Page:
The development of the first combined-cycle gas turbine plants in the late 1980s early 1990s heralded a global boom in the construction of gas fired power plants. It resulted in a ten-year ‘dash for gas’ in the UK (gas currently accounts for around 40 per cent of electricity generation), a peak in the United States in 1999-2000 of 100 GW a year, and in Italy, the undisputed European home of gas fired generation, it continues to provide 50 per cent of the country’s electricity. According to a report in the Financial Times, in little more than 15 years around 13 000 turbines of more than 40 MW were installed, representing close to 900 GW, or more impressively 19 per cent of the world’s total capacity. The global CCGT market is now running at around a more modest 30 GW a year, with the majority of the demand coming from the Middle East, Africa and Asia.
However, with growing concern over how many of the European Union member states are going to meet the Commission’s 20 per cent cut in greenhouse gases by 2020, a number of industry commentators are suggesting that a new ‘dash for gas’ may be just over the horizon. This is because CCGT plants not only offer low construction costs and flexible operation, but importantly lower carbon dioxide emissions.
However, the situation is not as straightforward as that. Unlike the circumstances during the last gas fired boom, it is no longer a cheap fuel source. Furthermore, particulalry in Europe and the United States there are growing concerns over security of gas supplies.
Rising fuel costs, however, is not exclusive to gas, and the prices of uranium, coal and oil are all experiencing a upward trajectory. Thus, the boardrooms of many utilities and independent power producers across the globe are making the diversification of their generation mix a priority. In the Financial Times, Dirk Beeuwsaert, CEO of Suez Energy International sums it up: “If you are a big player, you need a mix of generation options nuclear, coal, gas and renewables.”
In this month’s issue, which if you will indulge me is the biggest issue ever published in the history of Power Engineering International, we have made an effort to reflect the growing diveristy of power generation options available to generators.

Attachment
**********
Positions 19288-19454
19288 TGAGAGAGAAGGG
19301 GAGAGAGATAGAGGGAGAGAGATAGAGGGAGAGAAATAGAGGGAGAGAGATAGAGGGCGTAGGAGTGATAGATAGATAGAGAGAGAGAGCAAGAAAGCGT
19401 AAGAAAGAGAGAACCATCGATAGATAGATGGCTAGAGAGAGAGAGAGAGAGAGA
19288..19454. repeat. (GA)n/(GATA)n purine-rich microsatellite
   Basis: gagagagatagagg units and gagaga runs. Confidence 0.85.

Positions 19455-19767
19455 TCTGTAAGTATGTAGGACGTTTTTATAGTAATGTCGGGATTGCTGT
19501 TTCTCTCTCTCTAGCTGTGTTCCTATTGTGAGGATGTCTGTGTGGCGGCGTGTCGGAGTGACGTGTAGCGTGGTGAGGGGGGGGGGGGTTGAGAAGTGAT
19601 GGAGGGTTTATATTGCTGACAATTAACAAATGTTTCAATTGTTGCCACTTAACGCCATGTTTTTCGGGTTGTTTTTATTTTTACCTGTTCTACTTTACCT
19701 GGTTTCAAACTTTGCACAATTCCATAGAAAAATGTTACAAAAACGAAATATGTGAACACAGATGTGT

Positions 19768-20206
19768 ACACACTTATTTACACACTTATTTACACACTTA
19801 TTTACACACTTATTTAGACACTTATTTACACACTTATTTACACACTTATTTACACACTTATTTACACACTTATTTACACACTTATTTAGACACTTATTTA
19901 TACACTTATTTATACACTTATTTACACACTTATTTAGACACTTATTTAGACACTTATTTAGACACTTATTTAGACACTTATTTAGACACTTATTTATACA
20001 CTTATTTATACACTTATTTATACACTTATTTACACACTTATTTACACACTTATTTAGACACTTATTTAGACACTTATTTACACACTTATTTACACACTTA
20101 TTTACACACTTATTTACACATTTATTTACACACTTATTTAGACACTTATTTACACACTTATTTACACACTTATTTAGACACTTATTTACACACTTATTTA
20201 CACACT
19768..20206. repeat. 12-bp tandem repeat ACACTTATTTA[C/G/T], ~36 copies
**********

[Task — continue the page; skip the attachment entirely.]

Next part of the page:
On the coal fired side, Chris Webb gives a précis on the current enconomics climate for building new plants in the developed world, while we focus on the carbon emissions issue by highighting a carbon capture technology, that if all goes well could become as common as flue gas desulphurization.
Although natural gas may not experieince another boom, but it will remain a major fuel source for global power generation, however, like other fuel sources such as coal it will have to adapt. Dr Jeff Goldmeer of GE Energy discusses the growing importance for heavy duty gas turbines to be able to burn a wide variety of fuels. Also, Tim Probert, PEi’s Associate Editor, discusses his recent visit to E.ON Kraftweke’s Irsching power plant, where the world’s largest, and what is dscribed as the most efficient gas turbine, is currently under test.
In this issue we also highlight two landmark renewable projects. The first is the Dutch Q7 offshore wind farm, which is expected to begin full operation at the end of this month. What is particularly interesting about this projects is its unique financing structure, which resolves an issue that has previously prevented the realization of a number of offshore wind farms in Europe. The other is Abu Dhabi’s ambitious Masdar City project, which if it comes to fruition would be the world’s most ecologically advanced, ultra-modern city, and all powered by renewables.
Finally, John Goss explains how China’s two transmission system operators was able to get their networks back and and running in double quick time following the unprecedented winter storms earlier this year.